Richard Aldington – Death of a Hero,1929

Guild of Handicraft

“The Simple-Lifers? Oh, yes, I remember. Well, there was a set of people down there, who had fled from the horrors of the mechanical age—you know, the usual art-y sort, Ruskin-cum-William Morris . . .“

“Handlooms, vegetable diet, long embroidered frocks, with home-spun tweed trousers from the Hebrides? I know them. ‘News from Nowhere’ people. What a gospel to lead nowhither!”

“Yes. Well they were to lead the simple life, work with their hands part of the time, and do arts and craft and write the rest of the time. They were also to show the world an example of perfect community life. They used to make the farm-girls dance round a Maypole—the boys wouldn’t come, they stood in the lane and jeered.”

“And what happened?”

“Well, those who hadn’t private incomes got very hard up, and were always borrowing money off the two or three members who had money. The arts and crafts didn’t sell, and the toiling on the land had very meagre results. Then they got themselves somehow into two or three cliques, talking scandal about them, and saying they were ruining everything by their selfish behaviour. Then the wife of one of the rich members ran away with one of the men, and the other rich members were so scandalised that they went away too, and the whole community broke up. The village was very glad when they went. The farmers and gentry were furious because they talked Socialism and the ideal State to the labourers. And all the labourers’ wives were furious because the Simple-Life women tried to brighten up their lives and make them furnish their cottages ‘artistically’ . . .”

Richard Aldington, 1892-1962. Death of a Hero, 1929

Fiona MacCarthy described the Simple Life as “a rethinking of aesthetics. ‘the absence of things’…”. Utopian artistic communities developed globally in the 19th century as an alternative to the industrialisation of society and the mass production of art and design. Aldington here satirises the radical beliefs and activities of the Arts and Crafts Movement, and the individual artist-craftworkers who adopted the rural life and revived old craft techniques. The Simple Lifers were a British community of artists and craftsmen and women who: “In the spring of 1902, when the back-to-the-land movement was at its height, an exodus began to Chipping Campden in the Cotswolds. East End London workmen – jewellers, silversmiths, enamellers, cavers, modellers, blacksmiths, cabinet-makers, book-binders and printers – fled from the rushed and crowded life of the big city to a rural idyll of craftsmanship and husbandry which was, at the time, all good socialists’ dream. This extraordinary idealistic movement was to have a lasting impact not only on the lives of the 150 London immigrants and their leader, the architect, Charles Robert Ashbee, but also on the nature of the little town they occupied. The Guild of Handicraft had been formed in Whitechapel in 1888. It blended an attitude to art, design and manufacture with a view of how society might be changed for the better. This book traces its fortunes and misfortunes, hilarious and grave, and the many eccentrics, idealists and men of letters and the arts who were involved, including William Morris, Roger Fry, Mrs Patrick Campbell, Edward Carpenter, Holman Hunt, Frank Lloyd Wright, Lowes Dickinson and Sidney and Beatrice Webb. Set in the heart of the Cotswolds, Fiona MacCarthy’s account of this attempt to resolve the dilemma faced by artists and craftsmen working in a mass-produced society, documents one delightful and intriguing experiment in utopian social history. Fiona MacCarthy – The Simple Life: C. R. Ashbee in the Cotswolds, Faber and Faber, 2011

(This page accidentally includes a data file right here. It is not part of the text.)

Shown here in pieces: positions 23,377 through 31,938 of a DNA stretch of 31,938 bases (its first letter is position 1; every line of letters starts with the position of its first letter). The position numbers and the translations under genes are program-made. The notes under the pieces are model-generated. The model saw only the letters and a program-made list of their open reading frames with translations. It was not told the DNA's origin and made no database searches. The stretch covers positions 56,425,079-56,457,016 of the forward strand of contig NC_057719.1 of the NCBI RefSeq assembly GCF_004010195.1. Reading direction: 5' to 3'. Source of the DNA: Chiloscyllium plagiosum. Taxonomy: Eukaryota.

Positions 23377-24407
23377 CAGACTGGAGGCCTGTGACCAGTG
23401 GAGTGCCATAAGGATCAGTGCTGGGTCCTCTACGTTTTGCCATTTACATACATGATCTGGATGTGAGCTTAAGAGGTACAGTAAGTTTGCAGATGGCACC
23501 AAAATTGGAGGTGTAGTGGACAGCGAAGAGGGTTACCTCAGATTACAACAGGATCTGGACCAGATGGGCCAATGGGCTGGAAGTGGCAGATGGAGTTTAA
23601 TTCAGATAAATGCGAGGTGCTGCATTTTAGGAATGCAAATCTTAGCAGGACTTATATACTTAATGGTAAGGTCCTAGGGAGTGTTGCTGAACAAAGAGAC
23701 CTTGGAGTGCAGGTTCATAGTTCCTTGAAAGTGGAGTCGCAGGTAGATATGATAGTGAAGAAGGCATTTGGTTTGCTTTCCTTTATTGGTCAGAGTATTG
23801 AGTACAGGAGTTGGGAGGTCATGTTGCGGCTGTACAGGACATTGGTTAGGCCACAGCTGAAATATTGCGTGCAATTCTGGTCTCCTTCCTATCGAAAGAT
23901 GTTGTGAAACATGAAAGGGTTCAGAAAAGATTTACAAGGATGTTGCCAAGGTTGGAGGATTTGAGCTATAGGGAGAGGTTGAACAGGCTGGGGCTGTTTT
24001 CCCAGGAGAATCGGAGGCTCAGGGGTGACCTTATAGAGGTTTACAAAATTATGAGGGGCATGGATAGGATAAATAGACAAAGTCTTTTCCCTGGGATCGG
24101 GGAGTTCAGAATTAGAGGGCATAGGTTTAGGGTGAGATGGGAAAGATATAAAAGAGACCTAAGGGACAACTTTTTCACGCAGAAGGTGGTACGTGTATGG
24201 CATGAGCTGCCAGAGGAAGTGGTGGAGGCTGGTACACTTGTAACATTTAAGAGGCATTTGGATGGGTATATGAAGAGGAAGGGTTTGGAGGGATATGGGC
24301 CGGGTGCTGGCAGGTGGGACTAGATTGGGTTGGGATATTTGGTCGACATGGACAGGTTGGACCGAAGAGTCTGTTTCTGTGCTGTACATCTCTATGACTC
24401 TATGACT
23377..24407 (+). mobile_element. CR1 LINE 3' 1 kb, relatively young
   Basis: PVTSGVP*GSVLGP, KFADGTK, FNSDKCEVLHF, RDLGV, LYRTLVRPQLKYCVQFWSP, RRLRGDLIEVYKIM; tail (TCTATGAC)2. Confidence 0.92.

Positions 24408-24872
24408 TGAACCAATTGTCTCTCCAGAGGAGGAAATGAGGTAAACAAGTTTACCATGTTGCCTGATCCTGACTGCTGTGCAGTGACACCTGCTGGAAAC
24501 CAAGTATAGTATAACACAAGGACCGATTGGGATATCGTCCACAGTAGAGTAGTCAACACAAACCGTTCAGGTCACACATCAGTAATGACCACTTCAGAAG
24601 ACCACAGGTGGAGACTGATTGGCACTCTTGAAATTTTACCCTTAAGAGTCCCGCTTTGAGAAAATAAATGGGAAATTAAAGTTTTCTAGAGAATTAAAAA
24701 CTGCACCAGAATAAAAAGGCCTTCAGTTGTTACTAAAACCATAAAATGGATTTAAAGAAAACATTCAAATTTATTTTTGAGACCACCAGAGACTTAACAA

Image: Guild of Handicraft, Chipping Campden, 1902-1908

See Also:

https://artinfiction.wordpress.com/2016/02/28/richard-aldington-death-of-a-hero1929/

https://artinfiction.wordpress.com/2016/02/29/richard-aldington-death-of-a-hero1929-2/

Advertisements

Author: jeh

Jeremy Hunt is Director of the AAJ Press (Art & Architecture Journal / Press) – a writer and consultant on art and public space

Leave a Reply

Please log in using one of these methods to post your comment:

WordPress.com Logo

You are commenting using your WordPress.com account. Log Out / Change )

Twitter picture

You are commenting using your Twitter account. Log Out / Change )

Facebook photo

You are commenting using your Facebook account. Log Out / Change )

Google+ photo

You are commenting using your Google+ account. Log Out / Change )

Connecting to %s